There are two reasons for crying: eye irritation and strong emotions. If dust or other debris gets into your eyes, your lacrimal glands start producing a lot of tears in order to flush out the debris. All creatures with moveable eyes can cry because of irritation. I will call the tears produced by this kind of crying “irritant tears.” The chemical content of irritant tears is not all that surprising. In addition to oils for lubrication, water, and salt, they contain a powerful enzyme called lysozyme. This broad-spectrum antibiotic helps to prevent eye infections.
The second reason for crying has inspired today’s blog. A friend of mine sent me a news story regarding some new research that has been done on tears that are the result of emotion. Interestingly enough, she I and disagree strongly on what should trigger emotional tears (I am an old sap – she rarely cries for emotional reasons), but she knew the story would be of interest to me. When I looked a the study that generated the news story, it reminded me of some old research that was done on tears. Together, the old and new research tell us a lot about how amazing tears are.
Let’s start with the old research. Back in 1981, William Frey and his colleagues produced a very interesting study that compared the contents of “irritant tears” to those of “emotional tears.” They had subjects cut onions in order to produce irritant tears, and then they had those same subjects watch sad movies (Beaches is one of my favorites). When they chemically analyzed the tears, they found that irritant tears are chemically quite different from emotional tears.1
Specifically, Frey and his colleagues found that emotional tears contained 24% higher protein concentrations than irritant tears. Among those proteins is the adrenocorticotropic hormone, mercifully abbreviated ACTH. This protein is produced in high concentrations when the body is stressed, and it stimulates the body’s adrenal glands to produce a series of hormones that regulate the body’s response to stress.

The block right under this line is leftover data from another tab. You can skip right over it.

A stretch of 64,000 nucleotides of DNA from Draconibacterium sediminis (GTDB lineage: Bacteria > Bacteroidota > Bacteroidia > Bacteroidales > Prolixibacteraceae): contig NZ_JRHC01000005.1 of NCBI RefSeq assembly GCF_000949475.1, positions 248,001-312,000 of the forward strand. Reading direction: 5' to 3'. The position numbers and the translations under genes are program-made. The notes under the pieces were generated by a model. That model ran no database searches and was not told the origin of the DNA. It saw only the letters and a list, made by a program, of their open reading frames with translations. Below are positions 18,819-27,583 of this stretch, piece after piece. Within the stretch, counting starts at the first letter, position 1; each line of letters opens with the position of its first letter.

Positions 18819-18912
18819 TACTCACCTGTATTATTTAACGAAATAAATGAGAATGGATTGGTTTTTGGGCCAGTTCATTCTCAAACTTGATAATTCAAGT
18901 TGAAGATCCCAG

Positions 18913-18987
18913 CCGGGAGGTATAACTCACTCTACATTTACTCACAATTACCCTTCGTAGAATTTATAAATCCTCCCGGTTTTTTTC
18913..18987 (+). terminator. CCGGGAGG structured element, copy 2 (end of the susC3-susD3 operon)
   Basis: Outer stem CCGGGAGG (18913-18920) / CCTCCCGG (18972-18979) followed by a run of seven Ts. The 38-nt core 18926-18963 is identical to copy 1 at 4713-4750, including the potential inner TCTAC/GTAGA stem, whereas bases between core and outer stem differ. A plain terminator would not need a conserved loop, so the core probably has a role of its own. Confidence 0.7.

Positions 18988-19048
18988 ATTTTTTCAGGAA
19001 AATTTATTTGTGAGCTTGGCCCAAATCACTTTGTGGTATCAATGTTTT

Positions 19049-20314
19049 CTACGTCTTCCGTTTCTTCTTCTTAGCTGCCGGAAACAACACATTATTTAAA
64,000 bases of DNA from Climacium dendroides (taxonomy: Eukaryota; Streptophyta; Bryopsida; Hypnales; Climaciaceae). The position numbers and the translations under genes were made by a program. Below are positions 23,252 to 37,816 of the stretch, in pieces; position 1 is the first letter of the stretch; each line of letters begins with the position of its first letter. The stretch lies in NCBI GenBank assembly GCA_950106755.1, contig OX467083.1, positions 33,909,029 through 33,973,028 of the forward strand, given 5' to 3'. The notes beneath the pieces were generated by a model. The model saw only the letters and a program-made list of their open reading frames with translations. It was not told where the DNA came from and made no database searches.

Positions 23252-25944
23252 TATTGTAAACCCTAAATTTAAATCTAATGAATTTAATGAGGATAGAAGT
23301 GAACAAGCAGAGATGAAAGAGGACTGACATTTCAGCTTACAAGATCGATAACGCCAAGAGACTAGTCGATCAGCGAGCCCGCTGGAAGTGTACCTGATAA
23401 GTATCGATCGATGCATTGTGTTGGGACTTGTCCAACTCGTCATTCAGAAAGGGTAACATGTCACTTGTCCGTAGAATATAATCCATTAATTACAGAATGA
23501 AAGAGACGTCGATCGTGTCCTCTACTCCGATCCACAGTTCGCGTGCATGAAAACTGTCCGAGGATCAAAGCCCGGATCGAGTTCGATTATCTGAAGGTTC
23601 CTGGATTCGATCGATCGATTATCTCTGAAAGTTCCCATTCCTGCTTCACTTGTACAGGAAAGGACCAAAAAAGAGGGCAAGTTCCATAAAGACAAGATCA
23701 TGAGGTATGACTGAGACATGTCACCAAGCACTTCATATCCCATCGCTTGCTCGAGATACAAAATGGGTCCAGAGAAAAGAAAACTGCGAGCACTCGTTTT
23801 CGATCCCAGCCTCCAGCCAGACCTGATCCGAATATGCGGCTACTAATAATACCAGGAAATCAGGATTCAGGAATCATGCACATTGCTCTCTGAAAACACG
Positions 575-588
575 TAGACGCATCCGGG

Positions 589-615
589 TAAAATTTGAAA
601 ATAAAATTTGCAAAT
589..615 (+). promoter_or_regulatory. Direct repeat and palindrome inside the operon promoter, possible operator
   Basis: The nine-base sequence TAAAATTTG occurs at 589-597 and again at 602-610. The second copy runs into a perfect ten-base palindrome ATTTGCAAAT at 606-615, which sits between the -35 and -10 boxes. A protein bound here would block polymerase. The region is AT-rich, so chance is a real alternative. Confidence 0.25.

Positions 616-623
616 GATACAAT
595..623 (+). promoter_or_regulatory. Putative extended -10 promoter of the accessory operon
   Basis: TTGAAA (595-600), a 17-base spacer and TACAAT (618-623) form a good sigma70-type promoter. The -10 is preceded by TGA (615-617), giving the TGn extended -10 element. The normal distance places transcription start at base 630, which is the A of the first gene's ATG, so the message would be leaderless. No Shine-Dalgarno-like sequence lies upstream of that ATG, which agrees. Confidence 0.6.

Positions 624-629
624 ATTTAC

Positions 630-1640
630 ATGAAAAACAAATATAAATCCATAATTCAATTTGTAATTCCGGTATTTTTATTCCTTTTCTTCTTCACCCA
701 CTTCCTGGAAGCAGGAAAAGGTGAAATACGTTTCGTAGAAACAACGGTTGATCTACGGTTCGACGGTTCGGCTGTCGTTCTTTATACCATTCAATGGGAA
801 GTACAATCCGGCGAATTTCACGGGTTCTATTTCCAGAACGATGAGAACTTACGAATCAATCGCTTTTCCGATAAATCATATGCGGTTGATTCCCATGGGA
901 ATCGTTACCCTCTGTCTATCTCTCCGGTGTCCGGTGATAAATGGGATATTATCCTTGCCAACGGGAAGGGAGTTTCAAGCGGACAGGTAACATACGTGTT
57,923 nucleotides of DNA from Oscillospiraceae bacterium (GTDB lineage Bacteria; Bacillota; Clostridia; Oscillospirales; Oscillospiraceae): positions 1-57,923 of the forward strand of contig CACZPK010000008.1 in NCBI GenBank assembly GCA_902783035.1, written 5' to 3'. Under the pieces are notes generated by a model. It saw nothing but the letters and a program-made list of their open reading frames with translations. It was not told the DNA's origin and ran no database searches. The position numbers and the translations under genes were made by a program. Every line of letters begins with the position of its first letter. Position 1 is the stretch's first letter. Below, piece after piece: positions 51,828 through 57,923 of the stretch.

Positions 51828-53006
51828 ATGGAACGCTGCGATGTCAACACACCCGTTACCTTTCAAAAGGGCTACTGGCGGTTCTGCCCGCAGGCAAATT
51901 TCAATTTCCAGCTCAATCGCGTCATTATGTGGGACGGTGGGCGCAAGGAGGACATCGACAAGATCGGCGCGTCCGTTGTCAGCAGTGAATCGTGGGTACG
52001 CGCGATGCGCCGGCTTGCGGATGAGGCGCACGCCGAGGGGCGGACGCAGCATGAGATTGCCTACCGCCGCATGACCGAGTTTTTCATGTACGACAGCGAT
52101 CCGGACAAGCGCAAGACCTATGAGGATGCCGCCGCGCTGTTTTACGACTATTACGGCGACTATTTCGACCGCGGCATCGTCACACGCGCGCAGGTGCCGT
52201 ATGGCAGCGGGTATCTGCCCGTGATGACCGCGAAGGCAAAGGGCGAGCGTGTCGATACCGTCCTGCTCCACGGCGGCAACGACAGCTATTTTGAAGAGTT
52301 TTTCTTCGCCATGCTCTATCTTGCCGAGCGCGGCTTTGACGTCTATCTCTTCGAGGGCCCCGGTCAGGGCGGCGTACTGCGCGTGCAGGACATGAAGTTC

Frey and his colleagues suggest in their research that removing ACTH from your body through emotional tears will help reduce your body’s stress response. In other words, having a good, long cry will produce a physiological response that will make you feel better. According to Frey, then, there is not just a psychological benefit to crying, there is a biochemical benefit to it as well.
I mention this fact in my general science course (for seventh graders) and the human anatomy and physiology course I co-authored (for high school students). In those texts, I note that emotional tears are generally accepted as something that only humans can produce.2 As a result, you can think about emotional tears as a gift from God – something your Creator gave you to help you cope with stress.
Now on to the new research. Shani Gelstein and Yaara Yeshurun (along with five other colleagues) studied how men respond to women’s tears. They trickled saline down the cheeks of two donor women. This saline served as a control sample. It had nothing to do with actual tears, but it should contain any chemicals that tears would “pick up” as they traveled down the women’s cheeks. They also had the two women watch sad movies and collected their tears of sadness. They then tested the responses of 24 men to the saline and the tears.3